Thursday, November 21, 2013

Marvelous Miami of 1897: brick buildings, secret societies and ...

Miami Metropolis, June 4, 1897

For more Florida history visit my other blog, 

By Jane Feehan

Miamians were excited about their new town in 1897. Henry Flagler’s East Coast Railroad was extended from Palm Beach to the Biscayne Bay area in April the prior year. In July 1896 Miami (named for a nearby river) was incorporated. The new Flagler hotel, the “mammoth” Royal Palm, was open for business. Miami’s population ballooned from 300 before the railroad to more than 1,600 residents in 1897. The fledgling city was poised for continued growth.

Its newspaper, the Miami Metropolis, publicized reasons to move to the area in its June 4, 1897 edition. Among them were:

  • A “good back country which is being settled up very rapidly. The local trade from this territory and that which comes from the Florida Keys will support a good town at this point.”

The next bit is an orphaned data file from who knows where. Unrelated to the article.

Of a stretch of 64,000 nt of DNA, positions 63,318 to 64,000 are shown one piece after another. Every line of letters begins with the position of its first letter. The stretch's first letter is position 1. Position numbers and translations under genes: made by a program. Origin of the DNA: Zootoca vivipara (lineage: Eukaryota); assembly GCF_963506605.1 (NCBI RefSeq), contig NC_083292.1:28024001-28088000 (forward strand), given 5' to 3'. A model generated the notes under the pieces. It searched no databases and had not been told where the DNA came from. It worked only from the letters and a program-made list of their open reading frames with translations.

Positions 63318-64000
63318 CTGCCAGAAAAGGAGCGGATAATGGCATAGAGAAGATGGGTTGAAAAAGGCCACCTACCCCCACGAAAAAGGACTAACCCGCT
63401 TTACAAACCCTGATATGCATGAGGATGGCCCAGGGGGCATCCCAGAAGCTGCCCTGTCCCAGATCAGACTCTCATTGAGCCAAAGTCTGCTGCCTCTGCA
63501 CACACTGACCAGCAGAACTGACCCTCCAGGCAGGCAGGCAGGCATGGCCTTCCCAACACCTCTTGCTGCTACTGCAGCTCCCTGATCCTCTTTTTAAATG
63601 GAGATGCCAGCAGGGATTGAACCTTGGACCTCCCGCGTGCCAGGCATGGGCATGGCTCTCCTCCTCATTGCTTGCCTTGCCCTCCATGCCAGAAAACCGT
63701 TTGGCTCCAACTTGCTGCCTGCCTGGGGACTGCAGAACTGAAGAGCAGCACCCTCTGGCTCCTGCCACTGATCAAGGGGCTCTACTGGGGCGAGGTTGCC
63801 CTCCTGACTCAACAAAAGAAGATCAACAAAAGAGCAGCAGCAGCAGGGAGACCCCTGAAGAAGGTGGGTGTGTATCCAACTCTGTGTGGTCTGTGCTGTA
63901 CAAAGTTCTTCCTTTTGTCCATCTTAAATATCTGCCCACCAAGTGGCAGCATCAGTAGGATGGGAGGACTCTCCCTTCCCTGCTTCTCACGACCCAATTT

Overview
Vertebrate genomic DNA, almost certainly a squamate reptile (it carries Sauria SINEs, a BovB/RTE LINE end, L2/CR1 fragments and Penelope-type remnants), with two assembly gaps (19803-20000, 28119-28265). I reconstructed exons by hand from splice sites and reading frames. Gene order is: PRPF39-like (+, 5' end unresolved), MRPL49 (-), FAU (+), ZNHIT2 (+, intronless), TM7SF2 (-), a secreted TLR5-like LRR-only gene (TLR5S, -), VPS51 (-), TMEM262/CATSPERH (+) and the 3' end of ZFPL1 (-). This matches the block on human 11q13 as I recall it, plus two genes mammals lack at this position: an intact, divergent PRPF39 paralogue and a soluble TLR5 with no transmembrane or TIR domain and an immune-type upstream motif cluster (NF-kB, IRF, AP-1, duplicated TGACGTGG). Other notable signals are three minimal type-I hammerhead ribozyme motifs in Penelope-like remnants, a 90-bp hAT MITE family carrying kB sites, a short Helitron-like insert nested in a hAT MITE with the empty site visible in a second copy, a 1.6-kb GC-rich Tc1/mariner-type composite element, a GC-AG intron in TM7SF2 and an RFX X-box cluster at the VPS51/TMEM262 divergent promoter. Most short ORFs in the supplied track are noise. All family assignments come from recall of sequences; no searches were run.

• The Royal Palm Hotel, plus “three other good hotels.”

  • The large holdings of Flagler and the amount of money he has already expended in the development of Miami will ensure the growth of manufacturing in the area.

  • Miami is warm enough to warrant the planting of citrus trees.

  • “Our transportation facilities are excellent.” (In addition to the rail terminus, Flagler also established boat service to the Bahamas.)

  • Three secret societies

  • A sound bank

  • An ice factory

  • “Ten brick buildings, one, the Hotel Biscayne with four stores underneath.”

  • "Several miles of paved streets"

  • “Waterworks and a sewerage system”
As it turned out, "Marvelous Miami" did not need a grand public relations plan to launch its growth. South Florida with its prospects for a new life—and perhaps riches—quickly attracted pioneers from around the country looking for a new frontier. By 1910 there were nearly 5,500 in Miami, by 1920, more than 29,000.

For more on what brought Flagler to Miami, and the Royal Palm Hotel, see:

Miami Metropolis, June 4, 1897

Tags: Miami history, Miami before 1900, Henry Flagler, Royal Palm, film researcher, historical researcher, Fort Lauderdale historian, Miami historian

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